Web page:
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United States v. Cooper

United States District Court, W.D. Washington

May 1, 2018

UNITED STATES OF AMERICA, Plaintiff,
v.
MICHAEL JAMES COOPER, Defendant.

          ORDER

          John C. Coughenour UNITED STATES DISTRICT JUDGE

         This matter comes before the Court on Defendant's motion to suppress evidence regarding count 2 of the indictment (Dkt. No. 21). Having thoroughly considered the parties' briefing and the relevant record, the Court finds that neither an evidentiary hearing nor oral argument would aid it in reaching a ruling[1] and hereby DENIES the motion for the reasons explained herein.

         I. BACKGROUND

         Defendant Michael Cooper (“Cooper”) is charged by indictment with three counts of possession of a controlled substance with intent to distribute. (Dkt. No. 1.) Each count arises from a different contact Cooper had with law enforcement in 2017. (See generally id.) In this motion, Cooper asks the Court to suppress evidence that relates only to the facts alleged in count 2 of the indictment.[2]

         On the morning of May 10, 2017, Renton Police Officers Randy Jensen and Matthew Nugent were dispatched to conduct a welfare check outside of a 7-11 convenience store. (Dkt No. 31-7 at 13.) Someone had called 911 to report that a man was either sleeping or passed out in the driver's seat of a Ford Edge that had been parked in front of the 7-11 for at least two hours. (Id.) The Officers also learned that the Ford had been reported stolen six days earlier. (Id.)

         When the Officers arrived, they found Cooper, shirtless, asleep behind the wheel of the car. (Id.) Because the car was reported stolen, the Officers used their PA system to direct Cooper to get out with his hands up. (Id.) Officer Jensen detained Cooper without incident, while Officer Nugent confirmed with dispatch that the reporting police agency still believed the car to be stolen. (Id. at 13, 18.) The car was confirmed stolen as part of a residential burglary the week before. (Id. at 18.) Officer Jensen arrested Cooper on suspicion of possession of a stolen vehicle. (Id. at 13.)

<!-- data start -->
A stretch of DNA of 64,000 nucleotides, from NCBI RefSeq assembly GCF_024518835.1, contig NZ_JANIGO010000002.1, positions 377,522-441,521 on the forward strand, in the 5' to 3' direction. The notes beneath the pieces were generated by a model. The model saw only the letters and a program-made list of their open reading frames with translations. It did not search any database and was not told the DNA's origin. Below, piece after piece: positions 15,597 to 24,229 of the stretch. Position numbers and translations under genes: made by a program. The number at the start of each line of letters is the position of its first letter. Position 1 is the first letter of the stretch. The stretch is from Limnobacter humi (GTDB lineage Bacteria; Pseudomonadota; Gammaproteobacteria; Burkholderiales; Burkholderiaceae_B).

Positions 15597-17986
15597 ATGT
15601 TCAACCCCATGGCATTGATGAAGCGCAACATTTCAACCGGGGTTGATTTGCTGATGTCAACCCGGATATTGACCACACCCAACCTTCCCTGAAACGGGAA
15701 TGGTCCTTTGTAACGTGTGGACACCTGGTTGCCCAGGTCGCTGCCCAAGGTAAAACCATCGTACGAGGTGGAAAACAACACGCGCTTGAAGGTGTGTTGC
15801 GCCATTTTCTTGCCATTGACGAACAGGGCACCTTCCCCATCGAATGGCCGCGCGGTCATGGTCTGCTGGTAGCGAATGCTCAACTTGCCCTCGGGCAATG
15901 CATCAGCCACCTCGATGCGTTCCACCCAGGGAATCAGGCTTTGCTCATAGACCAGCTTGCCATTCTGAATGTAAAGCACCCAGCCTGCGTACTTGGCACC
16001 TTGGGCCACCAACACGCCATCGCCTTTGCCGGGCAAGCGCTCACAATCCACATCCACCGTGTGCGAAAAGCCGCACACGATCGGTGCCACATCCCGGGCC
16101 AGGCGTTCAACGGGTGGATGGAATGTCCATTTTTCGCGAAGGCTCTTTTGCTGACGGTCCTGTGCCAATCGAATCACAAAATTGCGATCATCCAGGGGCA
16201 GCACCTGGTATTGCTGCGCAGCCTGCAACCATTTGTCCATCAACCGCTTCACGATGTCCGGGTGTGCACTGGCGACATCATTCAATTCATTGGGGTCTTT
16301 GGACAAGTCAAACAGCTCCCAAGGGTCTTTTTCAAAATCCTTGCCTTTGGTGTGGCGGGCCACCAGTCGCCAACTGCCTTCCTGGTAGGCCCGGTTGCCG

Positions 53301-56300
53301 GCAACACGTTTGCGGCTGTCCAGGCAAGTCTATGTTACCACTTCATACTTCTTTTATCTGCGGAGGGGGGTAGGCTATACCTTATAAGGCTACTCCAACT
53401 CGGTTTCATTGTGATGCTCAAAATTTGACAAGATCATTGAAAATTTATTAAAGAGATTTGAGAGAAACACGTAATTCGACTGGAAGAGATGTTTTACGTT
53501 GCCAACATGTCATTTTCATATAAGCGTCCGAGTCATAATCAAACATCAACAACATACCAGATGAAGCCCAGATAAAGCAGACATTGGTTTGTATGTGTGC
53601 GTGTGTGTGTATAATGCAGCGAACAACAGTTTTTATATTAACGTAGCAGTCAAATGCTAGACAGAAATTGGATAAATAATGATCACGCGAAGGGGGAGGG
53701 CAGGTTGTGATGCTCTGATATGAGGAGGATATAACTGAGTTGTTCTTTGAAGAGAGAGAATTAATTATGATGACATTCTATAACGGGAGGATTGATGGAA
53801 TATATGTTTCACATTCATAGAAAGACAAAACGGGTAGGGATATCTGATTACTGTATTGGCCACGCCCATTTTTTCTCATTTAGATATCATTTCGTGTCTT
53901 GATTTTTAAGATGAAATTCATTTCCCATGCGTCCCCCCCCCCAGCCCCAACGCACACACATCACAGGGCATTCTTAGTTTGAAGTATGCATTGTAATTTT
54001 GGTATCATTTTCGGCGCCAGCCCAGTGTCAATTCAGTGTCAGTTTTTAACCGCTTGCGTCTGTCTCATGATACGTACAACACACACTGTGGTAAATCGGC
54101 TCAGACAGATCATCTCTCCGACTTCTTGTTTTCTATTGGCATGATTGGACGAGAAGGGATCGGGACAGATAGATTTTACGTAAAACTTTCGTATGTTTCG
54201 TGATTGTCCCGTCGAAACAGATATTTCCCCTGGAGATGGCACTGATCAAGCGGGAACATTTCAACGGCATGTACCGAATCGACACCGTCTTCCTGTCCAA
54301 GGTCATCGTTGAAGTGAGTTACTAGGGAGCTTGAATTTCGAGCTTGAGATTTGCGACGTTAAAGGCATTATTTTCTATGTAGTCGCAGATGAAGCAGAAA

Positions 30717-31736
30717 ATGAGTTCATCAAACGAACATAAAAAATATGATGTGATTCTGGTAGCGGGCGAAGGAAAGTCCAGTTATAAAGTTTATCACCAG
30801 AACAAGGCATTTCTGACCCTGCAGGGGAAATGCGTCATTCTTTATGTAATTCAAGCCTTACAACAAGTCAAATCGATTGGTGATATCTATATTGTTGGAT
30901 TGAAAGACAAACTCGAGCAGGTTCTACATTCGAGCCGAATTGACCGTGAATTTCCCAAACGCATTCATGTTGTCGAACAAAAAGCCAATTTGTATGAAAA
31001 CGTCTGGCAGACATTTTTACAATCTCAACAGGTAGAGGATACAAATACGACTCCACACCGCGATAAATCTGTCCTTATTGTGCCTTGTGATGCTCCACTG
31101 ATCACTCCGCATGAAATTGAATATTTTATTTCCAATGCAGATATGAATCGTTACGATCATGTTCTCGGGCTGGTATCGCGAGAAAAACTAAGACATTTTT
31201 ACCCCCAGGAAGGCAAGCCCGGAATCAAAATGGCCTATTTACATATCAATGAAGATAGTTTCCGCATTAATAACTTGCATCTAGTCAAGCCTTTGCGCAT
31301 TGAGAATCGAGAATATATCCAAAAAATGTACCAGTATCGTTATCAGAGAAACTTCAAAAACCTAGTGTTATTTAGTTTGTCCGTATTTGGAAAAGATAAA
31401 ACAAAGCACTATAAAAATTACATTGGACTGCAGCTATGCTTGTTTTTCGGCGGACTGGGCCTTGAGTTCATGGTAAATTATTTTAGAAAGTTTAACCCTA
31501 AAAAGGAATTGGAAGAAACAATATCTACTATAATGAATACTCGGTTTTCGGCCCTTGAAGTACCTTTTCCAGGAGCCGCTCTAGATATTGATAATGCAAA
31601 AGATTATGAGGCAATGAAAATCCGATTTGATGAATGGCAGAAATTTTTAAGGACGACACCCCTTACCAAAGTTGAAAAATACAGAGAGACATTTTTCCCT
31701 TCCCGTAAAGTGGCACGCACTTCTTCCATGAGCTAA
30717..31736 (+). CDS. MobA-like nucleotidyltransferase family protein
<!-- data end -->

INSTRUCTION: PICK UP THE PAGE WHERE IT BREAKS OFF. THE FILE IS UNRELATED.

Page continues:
The Officers also learned through dispatch that the car's registered owners had recently passed away, and the current owner was the executor of their estate, Joan Matheson. (Id.) Officer Jensen called Mattheson to see if she would consent to a search of the car and whether she wanted the car impounded. (Dkt. No. 33[3] at 31:20.) Matheson explained that she was the court-appointed executor of the estate and was responsible for the car. (Id. at 32:50.) Mattheson told Officer Jensen that she had gone to the owners' residence the week before and discovered that the car, along with its keys and several other items[4], had been stolen from the house. (Id. at 33:10-34:20.) Matheson subsequently reported the burglary and stolen car to the local police department. (Id.) Mattheson gave Officer Jensen consent to search the vehicle. (Id. at 38:35- 39:30.) (Mattheson: “I have no reason to restrict you at all from looking in the car. Any part of the car is fine.”)

         After Officer Jensen finished speaking with Mattheson, Cooper told him that he was not aware the car was stolen and that he had bought the car off of Craigslist. (Id. at 26:10-26:30.) Cooper also told Officer Jensen he had the title at his house. (Id. at 44:15-44:25.) Officer Jensen asked Cooper to identify what items in the car were his, so that the police could verify that information with the Mattheson. (Id. at 57:00-57:30.) Officer Jensen asked Cooper if a shirt, jacket, and backpack on the front seat of the car were his. (Id. at 58:10-58:40.) Cooper initially indicated that the shirt and jacket were his but that the backpack was not. (Id. at 58:50-59:10). Moments later, Cooper stated that he was the owner of the car and “everything inside is mine.” (Id.)